Roundabouts are everywhere. Across the nation and around the world, there’s a major movement to replace traffic signals with roundabouts to ease traffic congestion and prevent car accidents. Do roundabouts reduce accidents in California?
Why are roundabouts better than intersections with traffic signals? For one thing, traffic lights aren’t getting the job done safely.
Currently, there are more than 300,000 intersections with traffic lights in the U.S. They’re the sites of about 2,300 deaths per year and tens of thousands of minor to severe injuries. Although stoplights are intended to prevent accidents, they’re paradoxically attracting them!
Here in California, we have some of the world’s busiest and most dangerous roads. We also have plenty of new roundabouts that come with positives and negatives for local drivers.
The Positives of Roundabouts in California
On the positive side, research shows that when cities convert their four-way and two-way intersections to roundabouts, fatal and injury-causing crashes drop significantly. The California Local Technical Assistance Program (LTAP) has published these interesting statistics about roundabout conversions:
- After a four-way traffic signal is removed and a roundabout is installed, there is typically a 78% reduction in severe crashes and an overall 48% reduction in all types of crashes.
- After a two-way stop becomes a roundabout, severe crashes drop by 82% and overall crashes drop by 44%.
Nationwide, there are 35% fewer car accidents in roundabouts than in traditional intersections. The Federal Highway Administration says roundabouts can offer a up to 90% reduction in intersection-related fatalities and a 75% reduction in intersection-related injuries.
Another major point in favor of roundabouts is that they’re much safer for smaller-size road users like pedestrians, scooter riders, and cyclists. The Insurance Institute for Highway Safety (IIHS) recommends roundabouts for three main reasons:
- Direction – Roundabouts involve unidirectional traffic instead of multidirectional traffic, which is much easier for pedestrians to navigate.
- Speed – Roundabouts generally have lower speeds than roads with traffic signals, and lower speeds are associated with fewer pedestrian/cyclist accidents.
- Distance – Roundabout crossing distances are short compared to the much wider crossing distances of intersections with traffic lights. This means pedestrians travel quickly across two short spaces rather than taking more time to move across one long space.
Knowing all of these benefits, installing roundabouts seems like a no-brainer. But roundabouts still come with some considerable drawbacks that California drivers should keep in mind.
The Negatives of Roundabouts in California
One downside of roundabouts is that they take time to get used to. Driver uncertainty is a big problem at newly-installed roundabouts. When a driver hasn’t encountered a roundabout before, they’re more likely to use it incorrectly and cause a traffic accident.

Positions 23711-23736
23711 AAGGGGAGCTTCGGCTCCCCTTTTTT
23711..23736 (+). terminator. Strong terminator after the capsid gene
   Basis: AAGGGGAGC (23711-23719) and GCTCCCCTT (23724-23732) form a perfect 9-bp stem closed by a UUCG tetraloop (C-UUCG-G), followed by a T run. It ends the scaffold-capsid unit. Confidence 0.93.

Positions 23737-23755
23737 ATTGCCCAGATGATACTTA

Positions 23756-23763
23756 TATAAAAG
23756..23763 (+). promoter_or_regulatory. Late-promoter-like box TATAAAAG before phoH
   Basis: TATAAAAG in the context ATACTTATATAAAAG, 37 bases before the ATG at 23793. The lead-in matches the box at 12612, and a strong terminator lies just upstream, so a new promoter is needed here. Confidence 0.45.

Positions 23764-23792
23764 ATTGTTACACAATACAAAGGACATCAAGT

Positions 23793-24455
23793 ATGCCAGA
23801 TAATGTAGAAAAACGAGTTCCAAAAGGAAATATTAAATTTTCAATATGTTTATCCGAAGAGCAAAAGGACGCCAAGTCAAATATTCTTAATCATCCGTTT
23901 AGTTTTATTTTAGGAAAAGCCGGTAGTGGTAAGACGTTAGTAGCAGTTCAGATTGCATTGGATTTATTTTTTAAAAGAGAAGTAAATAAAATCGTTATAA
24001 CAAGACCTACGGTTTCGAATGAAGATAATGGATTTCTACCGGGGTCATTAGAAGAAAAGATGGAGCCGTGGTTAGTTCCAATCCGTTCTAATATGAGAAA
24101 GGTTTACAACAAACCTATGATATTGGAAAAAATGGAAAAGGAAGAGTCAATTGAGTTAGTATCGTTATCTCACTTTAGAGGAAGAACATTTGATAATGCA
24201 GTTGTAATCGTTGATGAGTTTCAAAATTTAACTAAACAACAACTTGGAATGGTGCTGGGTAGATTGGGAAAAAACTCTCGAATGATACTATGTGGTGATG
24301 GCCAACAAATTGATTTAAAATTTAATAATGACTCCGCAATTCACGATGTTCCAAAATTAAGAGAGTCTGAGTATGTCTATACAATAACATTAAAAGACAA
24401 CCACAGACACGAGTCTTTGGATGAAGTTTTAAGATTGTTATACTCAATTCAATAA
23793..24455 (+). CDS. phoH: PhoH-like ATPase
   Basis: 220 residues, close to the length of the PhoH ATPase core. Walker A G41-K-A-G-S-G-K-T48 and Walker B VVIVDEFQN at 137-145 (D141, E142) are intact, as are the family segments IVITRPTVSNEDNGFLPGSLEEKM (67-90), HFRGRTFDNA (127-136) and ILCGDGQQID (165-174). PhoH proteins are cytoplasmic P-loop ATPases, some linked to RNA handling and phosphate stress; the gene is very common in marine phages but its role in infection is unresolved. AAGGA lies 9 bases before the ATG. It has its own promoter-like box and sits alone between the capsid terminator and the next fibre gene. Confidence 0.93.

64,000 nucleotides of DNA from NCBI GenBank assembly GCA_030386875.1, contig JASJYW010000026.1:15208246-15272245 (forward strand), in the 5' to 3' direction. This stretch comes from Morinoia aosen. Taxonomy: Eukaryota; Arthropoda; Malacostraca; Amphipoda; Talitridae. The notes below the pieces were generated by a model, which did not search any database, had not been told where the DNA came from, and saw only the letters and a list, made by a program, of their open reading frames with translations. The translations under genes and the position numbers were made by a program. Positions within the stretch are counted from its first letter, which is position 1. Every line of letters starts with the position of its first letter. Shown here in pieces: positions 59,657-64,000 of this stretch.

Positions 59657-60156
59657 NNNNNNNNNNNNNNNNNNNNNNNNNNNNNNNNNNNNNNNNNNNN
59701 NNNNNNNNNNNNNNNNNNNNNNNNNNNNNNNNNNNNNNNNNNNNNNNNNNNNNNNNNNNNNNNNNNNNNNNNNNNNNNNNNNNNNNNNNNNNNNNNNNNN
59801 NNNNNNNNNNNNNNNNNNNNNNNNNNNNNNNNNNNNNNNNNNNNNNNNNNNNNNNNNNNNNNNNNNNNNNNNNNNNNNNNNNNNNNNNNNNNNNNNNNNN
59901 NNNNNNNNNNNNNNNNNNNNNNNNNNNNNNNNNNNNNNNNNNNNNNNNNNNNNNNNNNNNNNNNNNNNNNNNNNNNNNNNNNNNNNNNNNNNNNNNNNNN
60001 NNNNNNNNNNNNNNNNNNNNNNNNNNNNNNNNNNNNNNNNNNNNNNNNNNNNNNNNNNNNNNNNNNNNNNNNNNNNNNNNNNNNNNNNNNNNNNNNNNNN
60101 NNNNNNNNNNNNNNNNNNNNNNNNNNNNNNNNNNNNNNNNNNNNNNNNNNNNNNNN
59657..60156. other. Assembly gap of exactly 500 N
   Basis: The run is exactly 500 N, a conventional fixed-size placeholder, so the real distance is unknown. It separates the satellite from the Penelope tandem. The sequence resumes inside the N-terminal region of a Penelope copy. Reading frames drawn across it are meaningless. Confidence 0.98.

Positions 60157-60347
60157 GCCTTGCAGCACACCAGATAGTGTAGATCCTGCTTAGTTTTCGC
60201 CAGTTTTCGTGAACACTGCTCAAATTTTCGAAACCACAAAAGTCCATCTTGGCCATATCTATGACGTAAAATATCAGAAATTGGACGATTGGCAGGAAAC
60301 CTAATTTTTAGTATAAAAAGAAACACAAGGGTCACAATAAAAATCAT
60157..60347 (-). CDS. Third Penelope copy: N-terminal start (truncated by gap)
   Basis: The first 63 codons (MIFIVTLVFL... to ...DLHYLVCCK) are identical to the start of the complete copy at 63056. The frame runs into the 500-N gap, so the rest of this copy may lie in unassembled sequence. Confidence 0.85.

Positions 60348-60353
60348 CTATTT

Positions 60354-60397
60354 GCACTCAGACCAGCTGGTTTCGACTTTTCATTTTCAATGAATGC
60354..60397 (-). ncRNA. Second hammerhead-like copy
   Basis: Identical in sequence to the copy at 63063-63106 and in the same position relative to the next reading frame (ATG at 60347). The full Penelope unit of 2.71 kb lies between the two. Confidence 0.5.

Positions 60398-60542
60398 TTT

Another issue is the ongoing confusion and disagreement about roundabout rules. Any driver who took their driving test more than a decade ago probably didn’t learn much about the proper procedures for entering and exiting roundabouts. Prior to 2010, there were only a few thousand roundabouts in the entire nation, but by 2014, there were more than 10,000.
Plus, many people just hate roundabouts. Angry people might be more prone to speeding through roundabouts too quickly, refusing to allow other cars to merge, halting abruptly, displaying road rage, and causing collisions.
How to Use a Roundabout Safely in California
Confused about roundabouts? Here are some tips from Caltrans for using roundabouts properly.
- Before you enter a roundabout, look ahead to see who is entering and anticipate which lane you’ll be using.
- Reduce your speed as necessary and travel within the speed limit for the roundabout.
- Remember, roundabouts travel ONLY counterclockwise.
- Yield to traffic entering from your left and yield to traffic already within the roundabout.
- As you enter, yield to vehicles in both lanes, not just the lane that’s closest to you.
- Watch out for vehicles changing lanes and exiting abruptly.
- Beware of crossing pedestrians/cyclists and yield to them.
- Never pass other vehicles in a roundabout.
- Use your turn signal to indicate when you’re exiting the roundabout.
- Exit the roundabout slowly and cautiously.
- If you miss your exit, continue around the roundabout and try again when you come around.
- Never drive in reverse within a roundabout.
What to Do After a Roundabout Accident
A roundabout accident can take you by surprise. Even when you’re following all the rules and driving carefully, another driver might sideswipe or rear-end you. It’s your right to pursue accident compensation for your medical bills, lost days of work, and more.
After a roundabout accident, contact the attorney team at Sally Morin Personal Injury Lawyers. We handle many areas of personal injury law, including car accidents that happen in roundabouts. We believe you should be able to focus on recovering from your accident while we handle the legal details. Call 877-380-8852 today for a free case evaluation.